From: Matthew Flatt <>
Subject: [plt-scheme] 352.8
Date: Fri, 20 Oct 2006 22:52:58 0800

MzScheme and MrEd are now version 352.8 in the SVN repository trunk.

The changes are related to obscure corner cases for filesystem paths. I
offer the following new recommendations for the two cases where I
previously would have recommended `path->bytes’ and `bytes->path’:

 * Use `path->bytes’ and `bytes->path’ for path marshaling only. Don’t
   manipulate bytes from `path->bytes’ to adjust a path.

 * Use `path-element->bytes’, and `bytes->path-element’ for
   manipulating path content, along with `split-path’ and `build-path’.

   To manipulate non-ASCII characters in path names, convert
   path-element bytes to a string using `bytes->string/locale’, but
   beware that the conversion may lose information (due to limitations
   of locale-based encodings).

More details:

Under Unix, (split-path "a/~") now returns the path form of "./~" as
its second argument, instead of just "~", since "~" is an absolute
path. To keep things symmetric, (build-path "a" "./~") produces the
path form of "a/~". In other words, "./" is used as a kind of encoding
prefix for relative paths that start with "~". Under Windows, there are
many, many more encoding examples, such as "\\\\?\\REL\\a " to
represent the name of a file that ends in a space (since trailing
spaces are normally ignored in Windows paths).

The problem with these encodings, if you stick with `path->bytes’, is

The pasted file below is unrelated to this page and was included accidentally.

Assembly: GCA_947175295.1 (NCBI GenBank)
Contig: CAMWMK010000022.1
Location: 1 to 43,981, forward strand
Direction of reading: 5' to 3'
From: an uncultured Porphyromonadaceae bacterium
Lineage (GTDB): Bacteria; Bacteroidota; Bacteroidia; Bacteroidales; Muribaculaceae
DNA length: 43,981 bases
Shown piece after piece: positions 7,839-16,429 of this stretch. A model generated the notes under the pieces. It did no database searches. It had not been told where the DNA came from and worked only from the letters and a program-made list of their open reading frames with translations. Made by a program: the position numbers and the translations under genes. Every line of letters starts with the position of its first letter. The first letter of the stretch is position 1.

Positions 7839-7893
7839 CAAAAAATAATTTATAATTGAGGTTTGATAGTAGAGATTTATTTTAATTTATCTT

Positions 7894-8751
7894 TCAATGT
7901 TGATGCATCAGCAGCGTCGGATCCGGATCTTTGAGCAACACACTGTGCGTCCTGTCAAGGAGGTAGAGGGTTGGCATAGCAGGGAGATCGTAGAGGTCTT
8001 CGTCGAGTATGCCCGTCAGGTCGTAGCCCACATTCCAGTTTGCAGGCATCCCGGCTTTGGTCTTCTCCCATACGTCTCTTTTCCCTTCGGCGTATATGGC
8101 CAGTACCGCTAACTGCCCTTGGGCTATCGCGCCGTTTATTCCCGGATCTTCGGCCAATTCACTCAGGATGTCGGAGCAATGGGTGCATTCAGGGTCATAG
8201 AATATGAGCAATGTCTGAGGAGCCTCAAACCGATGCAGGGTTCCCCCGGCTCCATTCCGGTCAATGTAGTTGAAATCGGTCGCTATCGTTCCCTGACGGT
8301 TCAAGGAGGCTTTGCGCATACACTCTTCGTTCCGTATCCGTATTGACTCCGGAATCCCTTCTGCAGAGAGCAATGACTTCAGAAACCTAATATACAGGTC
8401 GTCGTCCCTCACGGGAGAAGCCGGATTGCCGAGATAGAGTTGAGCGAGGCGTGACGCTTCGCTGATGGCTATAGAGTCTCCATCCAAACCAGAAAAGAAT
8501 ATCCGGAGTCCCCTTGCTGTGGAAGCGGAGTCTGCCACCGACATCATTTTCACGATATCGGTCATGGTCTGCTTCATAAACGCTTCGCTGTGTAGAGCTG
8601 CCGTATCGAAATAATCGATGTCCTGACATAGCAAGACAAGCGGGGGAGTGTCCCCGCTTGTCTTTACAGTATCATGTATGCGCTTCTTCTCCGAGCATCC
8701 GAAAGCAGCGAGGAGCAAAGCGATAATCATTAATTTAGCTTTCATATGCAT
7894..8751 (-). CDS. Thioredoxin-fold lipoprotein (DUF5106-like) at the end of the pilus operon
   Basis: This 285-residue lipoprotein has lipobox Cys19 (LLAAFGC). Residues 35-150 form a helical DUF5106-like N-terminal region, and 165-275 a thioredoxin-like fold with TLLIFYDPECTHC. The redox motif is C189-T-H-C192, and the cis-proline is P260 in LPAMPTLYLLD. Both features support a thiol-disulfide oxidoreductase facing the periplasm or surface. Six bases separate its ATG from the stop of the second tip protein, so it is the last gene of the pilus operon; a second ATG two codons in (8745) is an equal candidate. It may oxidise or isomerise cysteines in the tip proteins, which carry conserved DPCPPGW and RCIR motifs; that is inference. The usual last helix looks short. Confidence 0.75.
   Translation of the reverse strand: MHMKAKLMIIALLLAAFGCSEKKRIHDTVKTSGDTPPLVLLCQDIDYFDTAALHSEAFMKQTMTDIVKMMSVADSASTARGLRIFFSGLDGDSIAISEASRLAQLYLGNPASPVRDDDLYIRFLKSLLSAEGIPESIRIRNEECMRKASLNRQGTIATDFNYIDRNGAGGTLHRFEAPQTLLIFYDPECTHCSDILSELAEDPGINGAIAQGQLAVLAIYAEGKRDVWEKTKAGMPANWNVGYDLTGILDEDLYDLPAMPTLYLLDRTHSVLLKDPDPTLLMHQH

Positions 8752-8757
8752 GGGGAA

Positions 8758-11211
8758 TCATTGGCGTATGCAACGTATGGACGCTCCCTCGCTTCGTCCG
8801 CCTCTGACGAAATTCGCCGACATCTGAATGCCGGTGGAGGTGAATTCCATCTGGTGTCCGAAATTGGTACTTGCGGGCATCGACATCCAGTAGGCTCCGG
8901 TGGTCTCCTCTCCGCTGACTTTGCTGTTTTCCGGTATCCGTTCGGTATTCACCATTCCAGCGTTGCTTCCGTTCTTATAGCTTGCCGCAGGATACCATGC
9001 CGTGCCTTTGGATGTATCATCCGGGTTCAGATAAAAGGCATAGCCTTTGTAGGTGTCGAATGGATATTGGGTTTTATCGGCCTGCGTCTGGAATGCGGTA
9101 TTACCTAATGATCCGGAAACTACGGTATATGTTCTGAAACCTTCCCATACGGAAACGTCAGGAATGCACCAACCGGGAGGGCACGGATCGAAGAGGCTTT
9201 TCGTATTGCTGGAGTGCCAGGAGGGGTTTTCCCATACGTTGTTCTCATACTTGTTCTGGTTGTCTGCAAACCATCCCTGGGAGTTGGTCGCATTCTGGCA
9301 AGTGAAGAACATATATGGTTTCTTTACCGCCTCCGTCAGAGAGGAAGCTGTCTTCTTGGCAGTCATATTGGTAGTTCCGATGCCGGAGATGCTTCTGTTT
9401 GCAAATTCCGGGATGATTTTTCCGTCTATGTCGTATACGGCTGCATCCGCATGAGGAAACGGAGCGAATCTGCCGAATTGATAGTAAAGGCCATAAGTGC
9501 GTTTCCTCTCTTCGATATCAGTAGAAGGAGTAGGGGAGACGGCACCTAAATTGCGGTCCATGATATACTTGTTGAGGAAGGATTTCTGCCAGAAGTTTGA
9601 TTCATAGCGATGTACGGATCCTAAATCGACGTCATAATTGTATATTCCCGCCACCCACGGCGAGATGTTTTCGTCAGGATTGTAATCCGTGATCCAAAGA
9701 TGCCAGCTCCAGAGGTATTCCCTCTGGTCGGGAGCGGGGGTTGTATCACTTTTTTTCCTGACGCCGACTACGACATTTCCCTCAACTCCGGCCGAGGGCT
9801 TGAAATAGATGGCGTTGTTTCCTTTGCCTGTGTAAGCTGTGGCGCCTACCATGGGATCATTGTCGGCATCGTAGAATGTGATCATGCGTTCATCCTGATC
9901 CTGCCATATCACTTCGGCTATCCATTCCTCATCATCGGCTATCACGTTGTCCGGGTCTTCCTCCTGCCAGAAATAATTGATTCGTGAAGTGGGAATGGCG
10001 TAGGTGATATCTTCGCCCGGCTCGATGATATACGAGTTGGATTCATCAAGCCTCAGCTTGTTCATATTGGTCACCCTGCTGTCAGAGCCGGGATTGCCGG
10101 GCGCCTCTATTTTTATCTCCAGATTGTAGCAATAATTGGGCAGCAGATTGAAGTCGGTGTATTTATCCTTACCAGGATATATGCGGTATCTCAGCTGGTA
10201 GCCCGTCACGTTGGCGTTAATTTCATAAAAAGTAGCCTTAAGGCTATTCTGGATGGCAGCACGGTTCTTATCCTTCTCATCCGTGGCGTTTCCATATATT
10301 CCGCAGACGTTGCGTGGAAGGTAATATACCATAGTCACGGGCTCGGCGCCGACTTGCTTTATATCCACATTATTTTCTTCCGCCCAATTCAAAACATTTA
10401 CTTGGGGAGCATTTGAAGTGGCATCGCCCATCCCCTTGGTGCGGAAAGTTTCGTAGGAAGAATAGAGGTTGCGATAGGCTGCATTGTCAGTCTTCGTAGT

that they get in the way of certain path manipulations. For example,
it’s awkward to delete every file in a directory that is three ASCII
characters long. If you use `path->bytes’ on the path that represents
the relative filename "~ab", you get #"./~ab", which looks like it’s
five characters long instead of three.

The new `path-element->bytes’ procedure produces just #"~ab" for the
path that represents the relative filename "~ab". Convert #"~ab" back
to a path using `bytes->path-element’. These path-element functions
always work in terms literal relative path elements instead of path
encodings (though there is still a layer of locale-specific encoding of
characters in terms of bytes).

The new `path->directory-path’ procedure fills another small gap, which
is a way to create a path that refers to a directory (e.g., "a/b/"), as
opposed to potentially a file (e.g., "a/b").

Finally, `simplify-path’ is now more aggressive about normalizing
paths, especially in the mode where it does not consult the filesystem.
It removes redundant path separators, converts Windows paths away from
"\\\\?\\" when possible, and so on. The `simplify-path’ procedure still
doesn’t normalize case, though, so continue to combine it with
`normal-case-path’ as needed.